Wednesday, January 18, 2012

JOURNEY TWO: THE MYSTERIOUS ISLAND ★★ ★

Release Dates: Australia 19th January,  USA  10th February,  UK 3rd February








IT’S A JOURNEY FOR LITTLE PEOPLE



All aboard folks, it’s another journey film.  Don those 3D glasses and we are off and running from huge lizards, flying through storms, falling through gigantic eggs, and diving into oceans to escape lava.
This time around, after unlocking a secret code transmitted by his missing grandfather, Sean Anderson (Josh Hutcherson) of the predecessor Journey to the Center of the Earth, and his step-father, Hank (Dwayne Johnson) decode a puzzle hidden within three books—Jules Verne’s Mysterious Island, Jonathon Swift’s Gulliver’s Travels and Robert Louis Stevenson’s Robinson Crusoe. The code reveals the position of The Mysterious Island, and they set off for the Pacific to look for Sean’s adventuring Grandfather (Michael Caine).
Along the way they gather Kailani (Vanessa Hudgens) and her Father, Gabato (Luis Guzmán) who fly them to the Island, only accessed, they discover, through the eye of a storm.
Once on the island, they encounter the result of the ‘Island Rule’, a genuine evolutionary theory which imagines that, over the course of evolution in an isolated environment, large things can become small and small things become large.  
Thus, we have on The Mysterious Island, dog-sized elephants and bees large enough to ride.  How you steer a bee is not explained but the characters certainly seemed as adept as Star Wars Tie Fighter pilots.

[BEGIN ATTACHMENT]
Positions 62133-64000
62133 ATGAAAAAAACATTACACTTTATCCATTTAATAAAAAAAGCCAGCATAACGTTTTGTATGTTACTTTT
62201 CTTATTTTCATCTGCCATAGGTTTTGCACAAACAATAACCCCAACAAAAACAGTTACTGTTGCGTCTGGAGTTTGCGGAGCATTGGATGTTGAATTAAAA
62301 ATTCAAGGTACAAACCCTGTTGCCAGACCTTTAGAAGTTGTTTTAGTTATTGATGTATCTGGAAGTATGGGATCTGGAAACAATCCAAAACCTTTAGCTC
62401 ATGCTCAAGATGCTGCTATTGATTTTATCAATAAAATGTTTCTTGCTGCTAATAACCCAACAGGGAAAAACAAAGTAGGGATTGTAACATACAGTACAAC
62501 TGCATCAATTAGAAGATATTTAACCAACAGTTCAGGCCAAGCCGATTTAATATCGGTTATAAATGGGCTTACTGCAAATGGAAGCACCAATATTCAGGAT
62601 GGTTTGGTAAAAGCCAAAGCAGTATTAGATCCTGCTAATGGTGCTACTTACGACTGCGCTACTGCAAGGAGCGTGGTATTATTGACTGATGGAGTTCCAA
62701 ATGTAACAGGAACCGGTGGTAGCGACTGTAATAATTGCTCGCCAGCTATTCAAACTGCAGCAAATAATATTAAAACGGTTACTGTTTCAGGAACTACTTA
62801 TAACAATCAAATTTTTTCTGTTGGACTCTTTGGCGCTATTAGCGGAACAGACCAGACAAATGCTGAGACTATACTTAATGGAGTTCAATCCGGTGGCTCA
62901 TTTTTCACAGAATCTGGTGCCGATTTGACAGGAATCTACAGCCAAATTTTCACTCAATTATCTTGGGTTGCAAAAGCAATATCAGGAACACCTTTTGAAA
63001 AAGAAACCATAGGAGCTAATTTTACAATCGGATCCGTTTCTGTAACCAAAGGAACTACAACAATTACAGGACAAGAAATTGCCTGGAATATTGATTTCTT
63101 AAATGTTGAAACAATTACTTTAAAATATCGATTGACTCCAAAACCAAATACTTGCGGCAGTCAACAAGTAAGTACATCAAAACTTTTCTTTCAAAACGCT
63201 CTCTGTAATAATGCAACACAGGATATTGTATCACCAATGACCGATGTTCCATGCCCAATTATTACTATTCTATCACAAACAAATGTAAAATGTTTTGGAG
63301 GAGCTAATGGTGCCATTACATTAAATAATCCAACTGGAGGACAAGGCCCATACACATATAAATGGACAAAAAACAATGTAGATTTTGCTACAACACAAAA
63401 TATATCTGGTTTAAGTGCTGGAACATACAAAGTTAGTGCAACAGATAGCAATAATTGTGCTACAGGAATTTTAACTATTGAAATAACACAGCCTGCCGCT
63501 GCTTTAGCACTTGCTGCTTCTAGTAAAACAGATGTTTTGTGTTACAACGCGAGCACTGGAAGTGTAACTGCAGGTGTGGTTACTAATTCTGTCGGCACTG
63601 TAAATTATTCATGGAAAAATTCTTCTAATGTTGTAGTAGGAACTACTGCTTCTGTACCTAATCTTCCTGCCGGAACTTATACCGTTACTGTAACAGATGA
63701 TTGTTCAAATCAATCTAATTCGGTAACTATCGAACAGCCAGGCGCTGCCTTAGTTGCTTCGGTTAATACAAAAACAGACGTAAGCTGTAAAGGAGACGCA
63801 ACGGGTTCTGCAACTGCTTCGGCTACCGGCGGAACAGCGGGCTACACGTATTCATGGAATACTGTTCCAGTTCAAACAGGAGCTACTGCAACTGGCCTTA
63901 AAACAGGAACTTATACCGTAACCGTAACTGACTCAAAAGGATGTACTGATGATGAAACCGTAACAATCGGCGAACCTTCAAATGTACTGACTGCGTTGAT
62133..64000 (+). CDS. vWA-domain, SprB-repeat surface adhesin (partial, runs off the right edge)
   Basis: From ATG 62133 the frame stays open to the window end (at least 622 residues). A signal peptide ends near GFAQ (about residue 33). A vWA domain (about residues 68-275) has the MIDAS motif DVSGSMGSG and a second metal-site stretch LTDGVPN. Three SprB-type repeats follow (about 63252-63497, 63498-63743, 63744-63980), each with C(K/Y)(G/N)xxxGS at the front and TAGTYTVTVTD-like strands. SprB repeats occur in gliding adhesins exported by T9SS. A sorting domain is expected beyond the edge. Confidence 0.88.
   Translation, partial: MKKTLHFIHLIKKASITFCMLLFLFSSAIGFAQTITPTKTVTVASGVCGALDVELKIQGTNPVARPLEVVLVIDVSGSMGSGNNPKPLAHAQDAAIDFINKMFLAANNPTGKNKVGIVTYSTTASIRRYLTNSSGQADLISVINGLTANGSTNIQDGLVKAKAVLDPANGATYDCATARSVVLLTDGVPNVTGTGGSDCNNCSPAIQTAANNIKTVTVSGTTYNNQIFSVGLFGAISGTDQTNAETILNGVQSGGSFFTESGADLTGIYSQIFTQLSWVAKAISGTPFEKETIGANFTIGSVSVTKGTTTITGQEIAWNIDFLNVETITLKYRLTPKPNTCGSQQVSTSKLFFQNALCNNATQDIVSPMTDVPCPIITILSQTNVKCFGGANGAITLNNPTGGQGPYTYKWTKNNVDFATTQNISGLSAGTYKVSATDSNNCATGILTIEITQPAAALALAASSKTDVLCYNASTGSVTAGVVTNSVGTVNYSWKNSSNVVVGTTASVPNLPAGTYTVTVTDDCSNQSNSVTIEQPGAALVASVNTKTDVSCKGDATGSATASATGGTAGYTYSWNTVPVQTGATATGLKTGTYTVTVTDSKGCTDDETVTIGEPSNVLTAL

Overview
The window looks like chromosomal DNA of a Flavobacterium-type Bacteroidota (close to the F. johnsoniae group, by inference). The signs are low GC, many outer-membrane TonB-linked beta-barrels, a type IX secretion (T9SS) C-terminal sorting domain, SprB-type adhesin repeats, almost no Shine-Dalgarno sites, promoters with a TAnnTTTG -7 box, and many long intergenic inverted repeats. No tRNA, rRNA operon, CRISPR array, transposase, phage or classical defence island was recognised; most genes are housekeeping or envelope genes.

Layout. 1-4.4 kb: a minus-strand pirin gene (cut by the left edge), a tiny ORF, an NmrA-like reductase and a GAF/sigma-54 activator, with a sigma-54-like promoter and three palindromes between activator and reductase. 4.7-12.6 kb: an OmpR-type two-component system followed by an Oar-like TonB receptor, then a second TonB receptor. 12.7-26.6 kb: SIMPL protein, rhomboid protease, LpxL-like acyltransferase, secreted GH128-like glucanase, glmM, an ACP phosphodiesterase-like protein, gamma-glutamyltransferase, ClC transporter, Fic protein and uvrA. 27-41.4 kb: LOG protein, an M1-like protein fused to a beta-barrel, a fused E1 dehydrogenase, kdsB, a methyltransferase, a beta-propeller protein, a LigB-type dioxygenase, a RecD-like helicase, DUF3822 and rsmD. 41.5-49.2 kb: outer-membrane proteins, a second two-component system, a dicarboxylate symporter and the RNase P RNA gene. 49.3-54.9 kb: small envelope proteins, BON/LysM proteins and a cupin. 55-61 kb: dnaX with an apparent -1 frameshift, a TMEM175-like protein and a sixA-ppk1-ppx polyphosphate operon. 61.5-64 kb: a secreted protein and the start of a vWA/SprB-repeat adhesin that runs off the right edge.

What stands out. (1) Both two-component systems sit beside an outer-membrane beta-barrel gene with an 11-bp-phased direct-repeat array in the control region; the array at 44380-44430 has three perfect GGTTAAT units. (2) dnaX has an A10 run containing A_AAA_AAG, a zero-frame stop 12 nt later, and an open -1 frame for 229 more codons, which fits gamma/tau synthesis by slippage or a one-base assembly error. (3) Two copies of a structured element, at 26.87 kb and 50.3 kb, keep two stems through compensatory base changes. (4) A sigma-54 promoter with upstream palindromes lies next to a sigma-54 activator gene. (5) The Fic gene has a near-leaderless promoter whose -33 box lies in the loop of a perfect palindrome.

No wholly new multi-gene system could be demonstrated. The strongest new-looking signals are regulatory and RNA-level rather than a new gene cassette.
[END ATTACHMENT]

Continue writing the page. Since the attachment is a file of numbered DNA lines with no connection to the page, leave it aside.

This is one for the children and whilst the quite ridiculous dialogue and behaviour of the characters is redeemed somewhat by Michael Caine and the comic talent of Guzmán, most adults will be thinking, sink the island and please take Dwayne Johnson with you. But the kiddies will probably love it.  My eleven year old critic commented, ‘It’s better than the first one by miles.’ The nine-year old laughed uproariously at Gabato’s antics.
It’s a bit of fun, with intriguing use of Verne’s imaginative literary creations, and special effects that will keep most children between the ages of eight and fourteen very happy. Adults please note, whilst visiting the island, keep your brain switched to low and just enjoy the ride.  Don’t analyse the plot holes or you will certainly fall off.  And before you see the film, do explain to your children first, “No, you are not getting an elephant.  Yes, they are cute, but they get big.”